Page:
SORRENTO, Maine — A woman has admitted in federal court to destroying a house that police seized from her mother in a 2004 drug sting.
Cecelia Nicole Sanborn, 26, pleaded guilty last week in federal court in Bangor to a charge of causing more than $1,000 in damage to federal property. The seized house was destroyed by fire on June 8, 2006, two days after her mother was found guilty in federal court of aggravated drug trafficking and several months after elec-tric power to the house had been turned off.
Sanborn is the daughter of Roxana Sanborn, 59, also known as Roxana Carter, who was accused along with Craig Folsom, 55, of cultivating 450 marijuana plants in the house, which was on West Shore Road near Route 1. The elder Sanborn and Folsom were living in the house at the time. During a March 10, 2004, search of the property, police also seized 10 pounds of processed marijuana, two rifles, $16,000 in cash and other drugs.
Folsom later was sentenced in federal court to serve 27 months in prison on the drug trafficking charges. The elder Sanborn was sentenced in federal court to serve 16 months behind bars. As part of the mother’s sentence, she agreed to forfeit ownership of the house to the federal government.
Hancock County Sheriff William Clark said Saturday that the younger Sanborn was never charged with arson because there was too much damage from the fire for investigators to find the forensic evidence needed to warrant such a charge. But he did say that police were confident in the evidence they do have, which puts San-born at the scene of the crime when the house caught fire and which indicates there is no other way the house could have caught fire.
Clark declined to comment further about the evidence against Sanborn.
“We have enough evidence to prove she was at the scene at the right time and that nothing else would have started it,” the sheriff said.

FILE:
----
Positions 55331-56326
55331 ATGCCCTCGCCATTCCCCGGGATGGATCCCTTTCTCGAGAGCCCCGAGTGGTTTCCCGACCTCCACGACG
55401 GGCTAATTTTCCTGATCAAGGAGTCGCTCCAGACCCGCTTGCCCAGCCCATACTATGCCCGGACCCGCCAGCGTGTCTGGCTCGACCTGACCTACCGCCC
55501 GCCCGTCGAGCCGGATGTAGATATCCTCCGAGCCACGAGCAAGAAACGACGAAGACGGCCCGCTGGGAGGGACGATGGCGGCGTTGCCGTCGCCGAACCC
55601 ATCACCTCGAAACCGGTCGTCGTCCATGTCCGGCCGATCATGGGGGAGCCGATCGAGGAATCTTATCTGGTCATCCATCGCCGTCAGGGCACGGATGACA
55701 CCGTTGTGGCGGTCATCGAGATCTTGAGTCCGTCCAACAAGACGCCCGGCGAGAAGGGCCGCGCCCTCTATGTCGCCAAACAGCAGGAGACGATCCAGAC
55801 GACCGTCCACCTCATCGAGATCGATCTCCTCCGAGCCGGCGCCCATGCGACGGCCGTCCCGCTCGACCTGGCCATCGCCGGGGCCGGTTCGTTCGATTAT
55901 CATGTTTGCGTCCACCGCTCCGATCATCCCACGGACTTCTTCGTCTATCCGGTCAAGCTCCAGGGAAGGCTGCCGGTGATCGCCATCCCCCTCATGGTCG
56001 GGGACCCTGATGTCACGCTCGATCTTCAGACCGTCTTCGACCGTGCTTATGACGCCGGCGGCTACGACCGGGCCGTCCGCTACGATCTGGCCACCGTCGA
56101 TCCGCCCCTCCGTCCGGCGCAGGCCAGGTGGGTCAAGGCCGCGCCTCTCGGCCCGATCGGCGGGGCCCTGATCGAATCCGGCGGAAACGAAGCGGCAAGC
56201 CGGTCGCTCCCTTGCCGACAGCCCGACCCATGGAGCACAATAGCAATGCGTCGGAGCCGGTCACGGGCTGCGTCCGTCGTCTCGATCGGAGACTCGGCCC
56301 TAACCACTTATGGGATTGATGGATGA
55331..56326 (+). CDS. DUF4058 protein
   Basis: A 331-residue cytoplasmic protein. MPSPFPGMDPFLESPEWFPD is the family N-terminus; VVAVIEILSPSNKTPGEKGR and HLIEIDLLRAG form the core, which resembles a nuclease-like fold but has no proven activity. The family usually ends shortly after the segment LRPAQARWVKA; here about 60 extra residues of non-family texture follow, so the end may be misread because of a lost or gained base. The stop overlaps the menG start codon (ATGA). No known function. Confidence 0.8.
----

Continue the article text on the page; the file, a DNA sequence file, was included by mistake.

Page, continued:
Clark said Sanborn faces 24 to 42 months in prison for the conviction and a restitution order for the value of the home before it burned. Sanborn’s sentencing is expected to be held this spring, he said.
According to documents filed in federal court, the value of the house when it burned was about $135,000. The county’s anti-drug law enforcement task force ended up getting $92,554, or nearly 75 percent, of the proceeds from the eventual sale of the property.
In federal court documents, prosecutors indicate that Sanborn initially told police that she did not know how the fire might have started and that she had been at a friend’s house in Hancock the night the home burned down. But prosecutors also indicated in court documents that Sanborn told others that she started the fire inside the house with lighter fluid. Sanborn, according to investigators, was angry that police had seized her mother’s home and did not want them to have it.
According to prosecutors, after the home burned down Sanborn wrote in a message on her MySpace page that “I was raised in that house, and you want to hear the ironic part. A few days after my mother went to jail that house burned down. God works in mysterious ways. I will say one thing [to] whoever did it I’d like to shake their hand. Now I’m glad it burned down, at least those greedy DEA agents don’t get it.”
According to Clark, the reason the original marijuana cultivation operation was prosecuted in federal court is that Maine law does not allow police to seize properties that are used for marijuana trafficking, but federal law does.
Police have indicated they were interested in seizing the property because of the scope of the marijuana operation and because they would be able to use proceeds from the sale of the house to fund operations of the county’s drug task force, which helps to save taxpayers money.